Challengers get their second shot Wednesday to try and gut Obama’s historic health-care reform law. Will the chief justice stand in their way again?
The proposal includes an exemption that would allow religious institutions to forgo offering health insurance plans that include contraception coverage for their employees.
The federal courts are so far unanimous in rejecting claims that the Obama administration’s accommodation process to the birth control benefit burdens religious rights.
The unanimous opinion ruled that an Arkansas prison policy banning facial hair violates prisoners’ religious rights.
Some advocates say the bill could be interpreted to reverse the Hobby Lobby decision in D.C., but the bill’s sponsors say it merely protects employees from being unjustly fired.
Illinois on Tuesday elected a Republican to be its next governor while voters supported a mandate on contraception coverage in employer health insurance plans, a direct response to the Supreme Court’s controversial Hobby Lobby ruling this summer.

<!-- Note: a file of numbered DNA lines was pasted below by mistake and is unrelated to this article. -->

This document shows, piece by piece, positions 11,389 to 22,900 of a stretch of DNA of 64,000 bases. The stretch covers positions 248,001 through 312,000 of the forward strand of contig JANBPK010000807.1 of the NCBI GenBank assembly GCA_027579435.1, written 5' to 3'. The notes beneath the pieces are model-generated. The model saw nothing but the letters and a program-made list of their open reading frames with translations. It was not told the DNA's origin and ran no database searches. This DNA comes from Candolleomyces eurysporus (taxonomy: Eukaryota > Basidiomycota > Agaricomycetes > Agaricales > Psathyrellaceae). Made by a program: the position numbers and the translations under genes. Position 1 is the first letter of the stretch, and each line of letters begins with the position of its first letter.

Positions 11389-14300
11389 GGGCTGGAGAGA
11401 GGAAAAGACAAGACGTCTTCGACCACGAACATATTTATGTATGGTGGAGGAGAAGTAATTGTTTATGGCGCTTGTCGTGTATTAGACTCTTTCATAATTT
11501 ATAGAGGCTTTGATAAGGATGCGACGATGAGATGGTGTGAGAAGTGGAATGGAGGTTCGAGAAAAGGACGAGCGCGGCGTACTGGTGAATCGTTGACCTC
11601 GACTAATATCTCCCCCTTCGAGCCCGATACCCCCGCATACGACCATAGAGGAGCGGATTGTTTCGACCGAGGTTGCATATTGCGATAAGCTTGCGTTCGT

The administration sought comments on how to define a closely held for-profit company and whether other reporting or enforcement steps might be appropriate to implement an exemption to the birth control benefit.
Sen. Patty Murray has introduced a bill that would both educate the public about emergency contraception and make it available to more rape survivors who go to the emergency room.
Priests for Life told the D.C. Circuit Court of Appeals that the Obama administration’s latest efforts to accommodate religious objections to the birth control benefit fell short.
Republicans are never going to successfully repeal health-care reform, so instead they hope to use the courts to gut the most popular and important provisions and render the law a political liability for Democrats.